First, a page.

Microgels are soft polymeric networks, which exhibit various responsive characteristics depending on their chemical composition. The most prominent and easily controllable trigger for microgels is temperature [7, 8]. The best-studied temperature-sensitive microgels are based on poly(N-isopropylacrylamide) (pNIPAM) . Typically, pNIPAM microgels are obtained from the polymerization of N-isopropylacrylamide (NIPAM) with a cross-linking agent to ensure the formation of a chemically cross-linked polymer network. The network density and, therefore, the stiffness and permeability can be tuned by controlling the amount of cross-linker during the polymerization . The addition of co-monomers during the polymerization reaction allows to create microgels with distinct responsiveness, e.g., an additional pH sensitivity [11,12,13]. Furthermore, sophisticated microgel architectures can be produced by complex synthesis procedures to generate, e.g., core-shell [14,15,16,17], core-double-shell [18,19,20], or hollow [20,21,22] structures.
Micro- and nanocapsules are under strong investigation aiming for various applications [23,24,25]. Hollow pNIPAM nanocapsules swollen in water can be produced by various techniques, e.g., in emulsions [26, 27], in microfluidic devices , or by removal of a sacrificial core [21, 22]. They possess high potential because the solvent-filled cavity provides a screened environment for guest species [3, 29,30,31,32]. In addition, these capsules can potentially be used for a temperature-triggered uptake, storage, and release of macromolecules or small colloids. The cavity of the microgels then serves as a storage place for the guests, while the switchable permeability of the polymeric shell can be exploited for temperature-triggered encapsulation.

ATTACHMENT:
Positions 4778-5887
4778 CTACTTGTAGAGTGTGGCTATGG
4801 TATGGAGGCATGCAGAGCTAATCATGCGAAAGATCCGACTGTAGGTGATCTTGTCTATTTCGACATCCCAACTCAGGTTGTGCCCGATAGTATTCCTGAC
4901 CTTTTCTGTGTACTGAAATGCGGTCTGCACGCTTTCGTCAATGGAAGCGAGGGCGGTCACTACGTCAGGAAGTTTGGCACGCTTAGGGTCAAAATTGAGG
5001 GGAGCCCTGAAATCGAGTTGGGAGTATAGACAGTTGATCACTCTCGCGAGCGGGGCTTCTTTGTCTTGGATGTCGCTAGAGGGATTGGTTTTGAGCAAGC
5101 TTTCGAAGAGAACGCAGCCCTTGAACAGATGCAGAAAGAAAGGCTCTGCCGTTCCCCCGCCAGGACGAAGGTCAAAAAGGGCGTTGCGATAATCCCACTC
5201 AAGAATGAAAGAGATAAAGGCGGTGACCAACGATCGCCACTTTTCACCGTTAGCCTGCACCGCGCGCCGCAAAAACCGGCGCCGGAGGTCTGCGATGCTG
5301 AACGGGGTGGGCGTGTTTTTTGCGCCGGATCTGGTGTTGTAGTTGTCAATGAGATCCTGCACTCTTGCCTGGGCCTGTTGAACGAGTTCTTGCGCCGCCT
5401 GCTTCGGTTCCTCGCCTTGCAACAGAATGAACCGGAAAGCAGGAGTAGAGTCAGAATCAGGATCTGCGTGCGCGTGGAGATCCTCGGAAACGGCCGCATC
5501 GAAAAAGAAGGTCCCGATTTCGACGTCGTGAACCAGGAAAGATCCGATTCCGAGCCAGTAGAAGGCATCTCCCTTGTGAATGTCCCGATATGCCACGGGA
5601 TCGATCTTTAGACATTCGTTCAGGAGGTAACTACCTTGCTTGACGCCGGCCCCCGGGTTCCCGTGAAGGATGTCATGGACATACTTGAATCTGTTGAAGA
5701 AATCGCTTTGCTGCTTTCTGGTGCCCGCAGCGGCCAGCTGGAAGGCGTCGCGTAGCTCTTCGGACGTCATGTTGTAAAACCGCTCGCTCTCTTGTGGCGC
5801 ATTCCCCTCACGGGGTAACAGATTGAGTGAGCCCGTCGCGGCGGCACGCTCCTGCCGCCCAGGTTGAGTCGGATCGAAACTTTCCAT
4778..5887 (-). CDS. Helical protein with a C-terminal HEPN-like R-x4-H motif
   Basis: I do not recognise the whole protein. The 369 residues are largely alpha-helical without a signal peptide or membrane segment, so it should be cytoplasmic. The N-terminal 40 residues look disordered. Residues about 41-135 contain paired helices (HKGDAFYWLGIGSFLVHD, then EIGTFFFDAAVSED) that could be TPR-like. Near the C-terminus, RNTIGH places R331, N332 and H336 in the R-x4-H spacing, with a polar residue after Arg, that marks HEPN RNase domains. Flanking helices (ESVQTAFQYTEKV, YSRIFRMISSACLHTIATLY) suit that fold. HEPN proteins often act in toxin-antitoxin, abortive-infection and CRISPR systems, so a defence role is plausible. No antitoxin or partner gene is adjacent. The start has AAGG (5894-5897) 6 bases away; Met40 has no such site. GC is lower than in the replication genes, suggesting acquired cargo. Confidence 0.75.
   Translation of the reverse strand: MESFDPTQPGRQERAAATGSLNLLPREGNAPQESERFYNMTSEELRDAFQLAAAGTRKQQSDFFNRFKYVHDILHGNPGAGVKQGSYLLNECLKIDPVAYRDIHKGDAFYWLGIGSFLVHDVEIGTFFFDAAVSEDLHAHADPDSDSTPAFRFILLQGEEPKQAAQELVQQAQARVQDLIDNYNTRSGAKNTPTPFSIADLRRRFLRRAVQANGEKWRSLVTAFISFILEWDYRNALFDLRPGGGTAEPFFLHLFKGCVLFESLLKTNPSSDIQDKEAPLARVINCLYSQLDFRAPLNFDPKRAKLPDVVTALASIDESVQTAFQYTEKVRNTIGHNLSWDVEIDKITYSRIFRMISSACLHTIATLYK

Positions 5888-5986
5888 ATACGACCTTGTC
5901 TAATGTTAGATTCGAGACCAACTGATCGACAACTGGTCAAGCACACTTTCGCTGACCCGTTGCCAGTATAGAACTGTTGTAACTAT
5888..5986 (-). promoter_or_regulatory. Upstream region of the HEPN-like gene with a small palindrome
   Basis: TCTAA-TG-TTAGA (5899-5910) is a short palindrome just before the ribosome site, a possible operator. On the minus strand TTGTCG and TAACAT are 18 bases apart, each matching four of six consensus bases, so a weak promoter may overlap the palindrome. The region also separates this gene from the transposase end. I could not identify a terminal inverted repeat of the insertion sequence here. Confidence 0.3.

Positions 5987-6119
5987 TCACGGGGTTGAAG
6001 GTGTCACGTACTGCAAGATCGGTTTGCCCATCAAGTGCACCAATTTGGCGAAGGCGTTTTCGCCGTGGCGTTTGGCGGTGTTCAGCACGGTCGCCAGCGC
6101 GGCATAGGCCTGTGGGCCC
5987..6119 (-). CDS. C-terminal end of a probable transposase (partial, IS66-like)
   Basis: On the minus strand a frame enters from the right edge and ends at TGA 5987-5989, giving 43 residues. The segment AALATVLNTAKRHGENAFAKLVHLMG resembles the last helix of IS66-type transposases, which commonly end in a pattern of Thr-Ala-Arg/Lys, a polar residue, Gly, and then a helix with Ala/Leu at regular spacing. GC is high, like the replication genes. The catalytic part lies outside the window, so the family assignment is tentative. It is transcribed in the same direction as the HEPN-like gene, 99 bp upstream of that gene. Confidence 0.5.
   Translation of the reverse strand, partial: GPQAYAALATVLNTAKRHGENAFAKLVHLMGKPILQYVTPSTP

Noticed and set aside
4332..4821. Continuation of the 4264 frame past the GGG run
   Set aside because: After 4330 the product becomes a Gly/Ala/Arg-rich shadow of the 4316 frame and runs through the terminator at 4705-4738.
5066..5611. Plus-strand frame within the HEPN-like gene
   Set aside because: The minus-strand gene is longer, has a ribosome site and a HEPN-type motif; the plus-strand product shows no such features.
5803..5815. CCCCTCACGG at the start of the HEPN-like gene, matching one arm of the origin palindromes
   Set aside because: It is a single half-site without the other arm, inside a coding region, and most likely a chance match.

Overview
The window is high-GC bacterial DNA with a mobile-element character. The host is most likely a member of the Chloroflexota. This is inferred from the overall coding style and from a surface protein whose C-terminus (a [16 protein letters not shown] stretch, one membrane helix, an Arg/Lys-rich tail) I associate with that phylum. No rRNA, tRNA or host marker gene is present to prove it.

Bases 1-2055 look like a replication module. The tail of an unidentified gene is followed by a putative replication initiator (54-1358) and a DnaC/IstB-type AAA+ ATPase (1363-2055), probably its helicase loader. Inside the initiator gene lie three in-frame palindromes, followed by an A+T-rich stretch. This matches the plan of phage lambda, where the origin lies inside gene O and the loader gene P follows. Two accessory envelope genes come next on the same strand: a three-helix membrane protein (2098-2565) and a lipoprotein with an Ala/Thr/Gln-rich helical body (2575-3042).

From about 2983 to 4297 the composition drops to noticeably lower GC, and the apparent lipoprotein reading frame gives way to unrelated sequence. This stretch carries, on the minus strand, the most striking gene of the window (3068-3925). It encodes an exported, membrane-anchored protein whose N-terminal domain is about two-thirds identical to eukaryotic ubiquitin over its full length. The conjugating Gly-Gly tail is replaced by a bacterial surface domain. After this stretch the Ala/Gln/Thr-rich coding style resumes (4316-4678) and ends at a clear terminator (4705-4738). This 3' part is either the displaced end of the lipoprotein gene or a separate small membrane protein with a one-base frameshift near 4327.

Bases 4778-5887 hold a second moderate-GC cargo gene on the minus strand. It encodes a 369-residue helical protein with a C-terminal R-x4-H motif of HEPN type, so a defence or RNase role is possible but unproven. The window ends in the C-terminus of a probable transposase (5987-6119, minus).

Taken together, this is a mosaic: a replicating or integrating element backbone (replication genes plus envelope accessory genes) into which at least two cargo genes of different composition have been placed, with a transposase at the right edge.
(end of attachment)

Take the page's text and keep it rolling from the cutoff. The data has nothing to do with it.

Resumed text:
With a volume phase transition temperature (VPTT) of about 32 ∘C in water , pure pNIPAM microgels are rather difficult to employ for uptake and release experiments. The encapsulation would occur only well above room temperature making the handling of the deswollen state challenging. Therefore, we aim to synthesize hollow microgels with a VPTT slightly below room temperature such that the microgels are deswollen at room temperature and swell upon moderate cooling, e.g., in a refrigerator. This shift of the VPTT can be achieved by the addition of an appropriate co-monomer with distinct hydrophilicity when compared to NIPAM.